Adjunctive CBT First Choice for Refractory OCD

Megan Brooks

September 11, 2013

For patients with obsessive-compulsive disorder (OCD) that is not adequately controlled with a serotonin reuptake inhibitor (SRI), adjunctive cognitive-behavioral therapy (CBT) is better than adding an antipsychotic, a new study shows.

SRIs are effective at reducing OCD symptoms, but many patients will have ongoing symptoms that will require additional treatment. Existing guidelines currently recommend 2 options: adding an antipsychotic medication such as risperidone, or adding CBT consisting of exposure and ritual prevention (EX/RP).

"We found that adding EX/RP to SRIs was superior to risperidone and pill placebo in reducing OCD symptoms and improving insight, functioning, and quality of life," study investigator H. Blair Simpson, MD, PhD, who led the study, told Medscape Medical News.

The study was published online September 11 in JAMA Psychiatry.

Superior Efficacy, Fewer Side Effects

The investigators compared the effects of these 2 SRI augmentation strategies (vs pill placebo) in 100 adults from 2 outpatient OCD clinics. The patients had OCD of at least moderate severity despite receiving a therapeutic SRI dose for at least 12 weeks.

For 8 weeks, 40 patients received risperidone, 40 received twice-weekly EX/RP sessions with a therapist (17 sessions), and 20 received pill placebo in addition to their existing SRI.

At week 8, patients who had had EX/RP added to their regimen saw significantly greater reduction in OCD severity, as determined on the basis of the Yale-Brown Obsessive Compulsive Scale (Y- BOCS), compared with those for whom risperidone or placebo was added (both P < .001). Patients receiving risperidone did not significantly differ from those receiving placebo (P = .83).

A decline in Y-BOCS score of at least 25% was achieved in 80% of patients for whom EX/RP was added; it was achieved in 23% of those for whom risperidone was added; and it was achieved in 15% of those for whom placebo was added (P < .001). More patients receiving EX/RP achieved minimal symptoms (Y-BOCS score of 12 or less; 43% for EX/RP, 13% for risperidone, and 5% for placebo, P = .001).

Dr. Simpson, who is professor of clinical psychiatry in the College of Physicians and Surgeons at Columbia University and is director of the Anxiety Disorders Clinic and the Center for OCD and Related Disorders at the New York State Psychiatric Institute in New York City, said that these data have 2 important clinical implications.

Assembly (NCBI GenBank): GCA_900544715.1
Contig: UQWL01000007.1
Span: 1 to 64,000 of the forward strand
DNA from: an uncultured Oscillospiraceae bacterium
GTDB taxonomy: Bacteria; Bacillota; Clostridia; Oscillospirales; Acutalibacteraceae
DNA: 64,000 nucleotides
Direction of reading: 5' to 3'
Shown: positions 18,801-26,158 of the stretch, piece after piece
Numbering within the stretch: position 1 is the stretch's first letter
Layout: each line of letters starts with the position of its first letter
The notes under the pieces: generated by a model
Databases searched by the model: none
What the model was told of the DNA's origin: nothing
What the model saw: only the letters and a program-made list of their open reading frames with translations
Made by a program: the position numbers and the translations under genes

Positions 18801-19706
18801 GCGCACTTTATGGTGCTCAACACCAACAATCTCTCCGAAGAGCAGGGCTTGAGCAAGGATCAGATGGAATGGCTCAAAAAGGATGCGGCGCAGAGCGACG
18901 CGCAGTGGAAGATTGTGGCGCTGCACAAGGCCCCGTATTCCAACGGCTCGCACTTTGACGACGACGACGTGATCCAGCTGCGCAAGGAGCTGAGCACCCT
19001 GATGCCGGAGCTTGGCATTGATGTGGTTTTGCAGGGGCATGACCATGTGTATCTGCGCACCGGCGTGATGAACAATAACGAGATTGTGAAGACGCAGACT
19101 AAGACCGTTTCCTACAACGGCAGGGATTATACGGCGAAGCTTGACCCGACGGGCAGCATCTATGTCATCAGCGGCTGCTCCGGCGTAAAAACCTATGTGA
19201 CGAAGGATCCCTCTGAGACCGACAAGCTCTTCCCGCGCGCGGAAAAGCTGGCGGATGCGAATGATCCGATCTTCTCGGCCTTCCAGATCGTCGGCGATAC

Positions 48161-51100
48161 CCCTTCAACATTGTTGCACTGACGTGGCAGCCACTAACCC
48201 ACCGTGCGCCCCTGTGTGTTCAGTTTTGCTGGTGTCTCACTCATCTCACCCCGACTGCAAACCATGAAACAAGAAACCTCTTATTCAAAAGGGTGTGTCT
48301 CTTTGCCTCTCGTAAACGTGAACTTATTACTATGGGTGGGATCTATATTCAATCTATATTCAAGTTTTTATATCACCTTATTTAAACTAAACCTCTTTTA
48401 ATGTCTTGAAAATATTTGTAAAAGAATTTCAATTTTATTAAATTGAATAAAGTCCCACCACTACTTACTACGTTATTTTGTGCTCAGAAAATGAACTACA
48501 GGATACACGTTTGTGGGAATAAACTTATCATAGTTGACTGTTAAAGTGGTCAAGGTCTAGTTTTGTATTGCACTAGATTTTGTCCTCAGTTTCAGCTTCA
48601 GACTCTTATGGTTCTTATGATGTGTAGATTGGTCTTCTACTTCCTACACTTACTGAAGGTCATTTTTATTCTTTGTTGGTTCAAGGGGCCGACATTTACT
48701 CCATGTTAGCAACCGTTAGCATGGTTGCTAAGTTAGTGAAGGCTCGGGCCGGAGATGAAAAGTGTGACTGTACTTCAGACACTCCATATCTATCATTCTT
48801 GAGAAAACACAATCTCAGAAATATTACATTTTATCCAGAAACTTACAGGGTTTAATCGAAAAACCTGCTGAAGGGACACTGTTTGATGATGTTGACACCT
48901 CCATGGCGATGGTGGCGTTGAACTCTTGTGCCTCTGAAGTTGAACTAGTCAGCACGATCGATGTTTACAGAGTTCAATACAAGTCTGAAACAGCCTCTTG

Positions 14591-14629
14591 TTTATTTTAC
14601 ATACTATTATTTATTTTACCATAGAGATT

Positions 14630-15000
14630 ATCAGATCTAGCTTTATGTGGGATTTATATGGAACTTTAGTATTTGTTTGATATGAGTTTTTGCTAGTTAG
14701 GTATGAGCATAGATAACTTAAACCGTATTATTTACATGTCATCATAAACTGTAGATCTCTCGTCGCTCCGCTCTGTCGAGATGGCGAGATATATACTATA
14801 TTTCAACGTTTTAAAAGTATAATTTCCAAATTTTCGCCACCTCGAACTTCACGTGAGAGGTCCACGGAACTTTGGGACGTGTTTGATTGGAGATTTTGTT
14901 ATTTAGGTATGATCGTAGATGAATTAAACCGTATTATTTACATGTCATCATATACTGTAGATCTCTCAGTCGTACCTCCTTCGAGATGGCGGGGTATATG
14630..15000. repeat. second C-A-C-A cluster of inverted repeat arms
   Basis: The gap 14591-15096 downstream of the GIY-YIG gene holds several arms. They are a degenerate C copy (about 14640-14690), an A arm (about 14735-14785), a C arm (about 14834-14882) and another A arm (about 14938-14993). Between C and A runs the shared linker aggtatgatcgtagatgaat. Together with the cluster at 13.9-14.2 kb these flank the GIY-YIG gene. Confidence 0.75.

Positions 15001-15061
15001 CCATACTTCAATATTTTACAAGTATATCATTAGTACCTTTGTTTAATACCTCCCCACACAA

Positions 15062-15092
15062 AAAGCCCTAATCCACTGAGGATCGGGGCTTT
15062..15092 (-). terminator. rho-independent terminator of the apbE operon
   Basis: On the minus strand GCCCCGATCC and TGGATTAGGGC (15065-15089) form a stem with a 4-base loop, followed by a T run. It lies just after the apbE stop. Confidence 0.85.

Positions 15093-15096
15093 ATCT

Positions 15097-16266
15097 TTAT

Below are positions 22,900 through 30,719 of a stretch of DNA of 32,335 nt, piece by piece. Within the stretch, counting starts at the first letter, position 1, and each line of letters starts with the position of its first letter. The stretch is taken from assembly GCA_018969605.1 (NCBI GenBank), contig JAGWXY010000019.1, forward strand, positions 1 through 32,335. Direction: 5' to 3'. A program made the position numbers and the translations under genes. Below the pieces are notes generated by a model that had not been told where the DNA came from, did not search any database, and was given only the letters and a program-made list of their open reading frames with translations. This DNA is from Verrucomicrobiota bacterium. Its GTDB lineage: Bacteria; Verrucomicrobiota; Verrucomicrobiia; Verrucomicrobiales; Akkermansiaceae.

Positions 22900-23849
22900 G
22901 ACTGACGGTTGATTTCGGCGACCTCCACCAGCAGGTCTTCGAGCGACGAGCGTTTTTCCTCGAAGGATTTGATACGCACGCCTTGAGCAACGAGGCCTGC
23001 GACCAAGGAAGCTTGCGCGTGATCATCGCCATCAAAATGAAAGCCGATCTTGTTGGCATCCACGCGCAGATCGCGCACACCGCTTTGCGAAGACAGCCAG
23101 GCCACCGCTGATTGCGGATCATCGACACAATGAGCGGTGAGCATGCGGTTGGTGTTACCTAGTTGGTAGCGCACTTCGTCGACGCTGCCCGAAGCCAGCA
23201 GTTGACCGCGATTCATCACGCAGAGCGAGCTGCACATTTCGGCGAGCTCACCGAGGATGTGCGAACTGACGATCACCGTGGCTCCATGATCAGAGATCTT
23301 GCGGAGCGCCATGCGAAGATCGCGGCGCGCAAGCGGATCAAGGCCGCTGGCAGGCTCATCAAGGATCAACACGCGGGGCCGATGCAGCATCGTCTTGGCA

Dr. H. Blair Simpson

"First, OCD patients on SRIs should be offered EX/RP before antipsychotics, given its superior efficacy and lower rate of side effects. Second, if risperidone is tried, clinicians should know that it is likely only to help a small subset, and it should be discontinued after 4 weeks if there is no obvious benefit."

"These data also show that many patients with OCD who have a partial response to an SRI medication can improve further when EX/RP is added, and some can become well with minimal symptoms."

The investigators have received additional funding from the National Institute of Mental Health to study whether those who become well after the combination of SRIs and EX/RP can maintain their wellness, even if some discontinue SRIs, Dr. Simpson said.

"We are actively recruiting patients both here at Columbia University and at the University of Pennsylvania and hope that people will call us if they might be interested in participating," she said.

Intriguing Data

In an accompanying editorial, Kerry J. Ressler, MD, PhD, and Barbara O. Rothbaum, PhD, of Emory University School of Medicine, Atlanta, describe the data as "intriguing and thought provoking. They remind us that there are likely unique aspects of brain function that are differentially targeted by medication and psychotherapeutic approaches."

"As the neurology of OCD and other disorders are further dissected, we can hope for progress with targeted combined pharmacotherapy and psychotherapy in which rationally designed therapeutics can be fully derived from our understanding of the brain, its dysfunction, and mechanisms of recovery," they conclude.

The study by Dr. Simpson's team supports another recent study that found that adding CBT to maintenance SRI treatment can significantly improve OCD symptoms in children and adolescents, as reported by Medscape Medical News.

The study was funded by National Institute of Mental Health grants. Medication was provided at no cost by Janssen Scientific Affairs. The authors and editorialists report no relevant financial relationships.

JAMA Psychiatry. Published online September 11, 2013. Full article

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